Three years ago, there was no doubt that the leader of the ascendant Oklahoma City Thunder was Kevin Durant. He was the main attraction, the superstar, a freak-athlete who was scoring at an almost unconscious rate. He was backed by a bevy of young talent - Russell Westbrook, Serge Ibaka, James Harden - but he was the lead guy, the main dude, the top whatever. Then something weird happened.
When James Harden was traded to the Houston Rockets on the eve of the 2012 season, the Thunder shipped off a talented player they could never afford to re-sign and also gave the bearded dynamo an opportunity to become a superstar in his own right. Once a bench player, Harden became a league-leading scorer right alongside Durant. He's now the centerpiece of a talented Houston team that could easily win a championship before Oklahoma City. He still doesn't play defense.
But even without Harden, Durant and the Thunder flourished. Point Guard Russell Westbrook, whose outstanding play had relegated Harden to the bench, was also becoming a perennial all-star, an elite defender who could score at will. To Durant’s Batman, he was a perfect Robin. But when Batman went down for long stretches this season with injuries, Robin didn’t just pick up the cowl – he took it and dunked on the Joker, crossed over Scarecrow and took Catwoman out clubbing.
Russell Westbrook’s streak of four straight triple doubles (a feat that has only been matched by Michael Jordan and Magic Johnson) has only highlighted what has become abundantly clear this season – Westbrook is just as valuable a player as Durant. Instead of a Batman-Robin situation, Oklahoma City now has two Batman’s. After suffering a fracture in his face on Friday, Westbrook is even wearing a cool-looking mask to protect his injury. He actually now looks like a superhero.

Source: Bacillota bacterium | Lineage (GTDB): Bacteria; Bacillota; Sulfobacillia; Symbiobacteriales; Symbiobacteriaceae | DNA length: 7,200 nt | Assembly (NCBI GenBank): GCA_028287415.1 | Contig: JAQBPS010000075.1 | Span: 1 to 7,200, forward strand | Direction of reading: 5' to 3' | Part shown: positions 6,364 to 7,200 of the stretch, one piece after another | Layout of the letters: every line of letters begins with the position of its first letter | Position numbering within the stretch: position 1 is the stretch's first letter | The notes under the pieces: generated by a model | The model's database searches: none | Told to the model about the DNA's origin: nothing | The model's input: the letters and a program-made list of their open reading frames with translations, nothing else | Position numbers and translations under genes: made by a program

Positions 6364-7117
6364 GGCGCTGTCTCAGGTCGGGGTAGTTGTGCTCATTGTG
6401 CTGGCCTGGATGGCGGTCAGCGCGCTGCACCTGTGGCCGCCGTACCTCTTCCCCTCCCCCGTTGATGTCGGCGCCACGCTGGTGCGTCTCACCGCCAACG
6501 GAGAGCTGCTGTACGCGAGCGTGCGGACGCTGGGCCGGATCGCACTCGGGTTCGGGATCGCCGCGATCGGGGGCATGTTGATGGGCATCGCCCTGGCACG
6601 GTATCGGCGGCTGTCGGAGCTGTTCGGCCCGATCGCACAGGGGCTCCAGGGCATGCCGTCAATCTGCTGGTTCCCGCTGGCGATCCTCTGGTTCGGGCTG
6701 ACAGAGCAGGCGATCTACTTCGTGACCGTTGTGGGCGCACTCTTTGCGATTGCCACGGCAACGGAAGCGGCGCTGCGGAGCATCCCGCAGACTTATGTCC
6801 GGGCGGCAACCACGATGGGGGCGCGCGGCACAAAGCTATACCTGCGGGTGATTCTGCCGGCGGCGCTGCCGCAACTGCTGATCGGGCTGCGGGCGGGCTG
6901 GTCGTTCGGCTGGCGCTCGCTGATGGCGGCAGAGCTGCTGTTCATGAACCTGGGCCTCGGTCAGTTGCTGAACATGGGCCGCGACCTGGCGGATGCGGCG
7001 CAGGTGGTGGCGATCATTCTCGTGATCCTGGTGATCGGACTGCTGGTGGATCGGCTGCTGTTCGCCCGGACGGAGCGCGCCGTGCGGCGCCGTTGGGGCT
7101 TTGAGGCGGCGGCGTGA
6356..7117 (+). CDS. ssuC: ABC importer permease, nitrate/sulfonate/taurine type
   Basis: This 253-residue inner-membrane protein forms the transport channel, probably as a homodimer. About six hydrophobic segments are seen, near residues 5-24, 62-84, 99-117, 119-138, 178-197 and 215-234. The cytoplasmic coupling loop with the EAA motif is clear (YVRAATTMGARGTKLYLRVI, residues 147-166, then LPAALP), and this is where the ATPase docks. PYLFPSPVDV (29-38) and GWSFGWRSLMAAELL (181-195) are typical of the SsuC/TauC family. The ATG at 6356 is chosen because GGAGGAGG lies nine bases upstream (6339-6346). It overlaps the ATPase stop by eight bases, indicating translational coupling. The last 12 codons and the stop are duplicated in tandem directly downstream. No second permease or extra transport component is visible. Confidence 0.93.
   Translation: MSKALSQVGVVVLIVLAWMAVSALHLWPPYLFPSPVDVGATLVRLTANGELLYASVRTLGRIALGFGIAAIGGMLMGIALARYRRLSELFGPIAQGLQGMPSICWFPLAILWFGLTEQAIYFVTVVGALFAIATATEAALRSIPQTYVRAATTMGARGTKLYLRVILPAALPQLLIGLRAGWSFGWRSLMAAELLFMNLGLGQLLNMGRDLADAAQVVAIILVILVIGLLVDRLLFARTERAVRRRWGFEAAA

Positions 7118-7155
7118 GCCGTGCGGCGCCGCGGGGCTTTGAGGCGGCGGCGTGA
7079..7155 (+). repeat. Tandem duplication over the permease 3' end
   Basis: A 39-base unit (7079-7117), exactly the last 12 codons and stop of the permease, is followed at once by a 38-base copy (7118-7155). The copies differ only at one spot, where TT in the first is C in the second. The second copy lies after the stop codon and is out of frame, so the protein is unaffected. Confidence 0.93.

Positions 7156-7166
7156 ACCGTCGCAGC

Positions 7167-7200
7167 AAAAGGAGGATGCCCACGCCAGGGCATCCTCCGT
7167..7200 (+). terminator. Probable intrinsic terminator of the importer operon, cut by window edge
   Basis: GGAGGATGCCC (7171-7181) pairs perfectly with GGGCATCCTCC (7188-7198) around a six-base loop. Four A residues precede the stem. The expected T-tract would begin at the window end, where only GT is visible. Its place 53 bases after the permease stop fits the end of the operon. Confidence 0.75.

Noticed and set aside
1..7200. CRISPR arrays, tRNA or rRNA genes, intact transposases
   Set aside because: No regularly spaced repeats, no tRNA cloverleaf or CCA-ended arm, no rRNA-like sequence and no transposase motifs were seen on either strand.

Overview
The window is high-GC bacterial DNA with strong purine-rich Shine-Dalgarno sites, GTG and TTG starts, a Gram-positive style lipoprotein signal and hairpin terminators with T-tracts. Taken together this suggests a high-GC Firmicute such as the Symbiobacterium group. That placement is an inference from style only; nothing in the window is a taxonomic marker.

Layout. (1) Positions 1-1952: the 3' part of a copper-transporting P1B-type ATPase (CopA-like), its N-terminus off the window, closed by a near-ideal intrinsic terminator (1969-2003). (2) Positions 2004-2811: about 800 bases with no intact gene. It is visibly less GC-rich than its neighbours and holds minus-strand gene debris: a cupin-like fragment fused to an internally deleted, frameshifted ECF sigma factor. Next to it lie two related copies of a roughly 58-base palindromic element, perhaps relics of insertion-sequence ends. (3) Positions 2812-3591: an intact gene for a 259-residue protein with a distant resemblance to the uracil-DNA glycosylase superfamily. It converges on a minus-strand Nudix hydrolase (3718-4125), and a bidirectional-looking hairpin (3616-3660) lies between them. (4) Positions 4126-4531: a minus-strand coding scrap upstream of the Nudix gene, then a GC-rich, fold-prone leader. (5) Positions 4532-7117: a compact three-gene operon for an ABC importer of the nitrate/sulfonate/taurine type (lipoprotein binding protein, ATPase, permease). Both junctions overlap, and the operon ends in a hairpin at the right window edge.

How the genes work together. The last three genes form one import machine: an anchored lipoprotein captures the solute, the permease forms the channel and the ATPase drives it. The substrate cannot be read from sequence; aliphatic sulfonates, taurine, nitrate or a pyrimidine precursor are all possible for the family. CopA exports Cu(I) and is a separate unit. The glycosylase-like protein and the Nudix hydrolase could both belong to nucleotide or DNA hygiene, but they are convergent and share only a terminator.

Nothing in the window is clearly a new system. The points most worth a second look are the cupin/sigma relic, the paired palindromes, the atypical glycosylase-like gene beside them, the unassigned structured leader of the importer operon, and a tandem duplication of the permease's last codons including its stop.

Case in point, watch Westbrook absolutely soar past a couple of helpless defenders last night:
He finished the game with 49 points, 16 rebounds, and 10 assists. How’s that for a stat line?
With the rise of Westbrook and Harden, Durant’s own talents haven’t diminished; they’ve just been put in a larger context of outstanding players. Durant, injured for the better part of this season, might not be the Batman we all thought he was – perhaps he’s just one superhero among many. It’s mind-boggling to think that Harden, Durant, and Westbrook once all shared the same uniform. With Westbrook and Durant now capable of signing colossal contracts, one wonders how long they’ll stay together past next season. Can there really be a team with two main attractions, or will the laws of free agency physics compel these huge stars to separate?
Tune in over the next few months to find out! Same bat-time, same bat-League Pass.
Photos by Associated Press